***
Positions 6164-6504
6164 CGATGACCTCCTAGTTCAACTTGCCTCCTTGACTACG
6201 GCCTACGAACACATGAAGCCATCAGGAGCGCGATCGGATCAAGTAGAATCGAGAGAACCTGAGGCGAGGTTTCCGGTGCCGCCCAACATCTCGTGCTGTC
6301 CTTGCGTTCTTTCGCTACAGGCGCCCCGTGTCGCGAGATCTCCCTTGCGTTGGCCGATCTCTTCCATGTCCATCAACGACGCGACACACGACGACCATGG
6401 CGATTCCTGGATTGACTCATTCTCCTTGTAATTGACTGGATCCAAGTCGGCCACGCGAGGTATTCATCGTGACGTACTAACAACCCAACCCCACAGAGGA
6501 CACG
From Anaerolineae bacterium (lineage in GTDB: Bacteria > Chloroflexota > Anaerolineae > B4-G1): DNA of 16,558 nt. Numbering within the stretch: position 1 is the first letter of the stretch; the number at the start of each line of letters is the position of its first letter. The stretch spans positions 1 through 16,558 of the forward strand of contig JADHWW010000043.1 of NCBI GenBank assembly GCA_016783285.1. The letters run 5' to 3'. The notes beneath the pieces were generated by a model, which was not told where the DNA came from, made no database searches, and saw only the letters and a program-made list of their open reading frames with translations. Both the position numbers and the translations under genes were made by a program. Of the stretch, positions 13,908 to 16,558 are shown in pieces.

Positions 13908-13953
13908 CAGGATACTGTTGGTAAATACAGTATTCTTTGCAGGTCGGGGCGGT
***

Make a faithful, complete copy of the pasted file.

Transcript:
Positions 6164-6504
6164 CGATGACCTCCTAGTTCAACTTGCCTCCTTGACTACG
6201 GCCTACGAACACATGAAGCCATCAGGAGCGCGATCGGATCAAGTAGAATCGAGAGAACCTGAGGCGAGGTTTCCGGTGCCGCCCAACATCTCGTGCTGTC
6301 CTTGCGTTCTTTCGCTACAGGCGCCCCGTGTCGCGAGATCTCCCTTGCGTTGGCCGATCTCTTCCATGTCCATCAACGACGCGACACACGACGACCATGG
6401 CGATTCCTGGATTGACTCATTCTCCTTGTAATTGACTGGATCCAAGTCGGCCACGCGAGGTATTCATCGTGACGTACTAACAACCCAACCCCACAGAGGA
6501 CACG
From Anaerolineae bacterium (lineage in GTDB: Bacteria > Chloroflexota > Anaerolineae > B4-G1): DNA of 16,558 nt. Numbering within the stretch: position 1 is the first letter of the stretch; the number at the start of each line of letters is the position of its first letter. The stretch spans positions 1 through 16,558 of the forward strand of contig JADHWW010000043.1 of NCBI GenBank assembly GCA_016783285.1. The letters run 5' to 3'. The notes beneath the pieces were generated by a model, which was not told where the DNA came from, made no database searches, and saw only the letters and a program-made list of their open reading frames with translations. Both the position numbers and the translations under genes were made by a program. Of the stretch, positions 13,908 to 16,558 are shown in pieces.

Positions 13908-13953
13908 CAGGATACTGTTGGTAAATACAGTATTCTTTGCAGGTCGGGGCGGT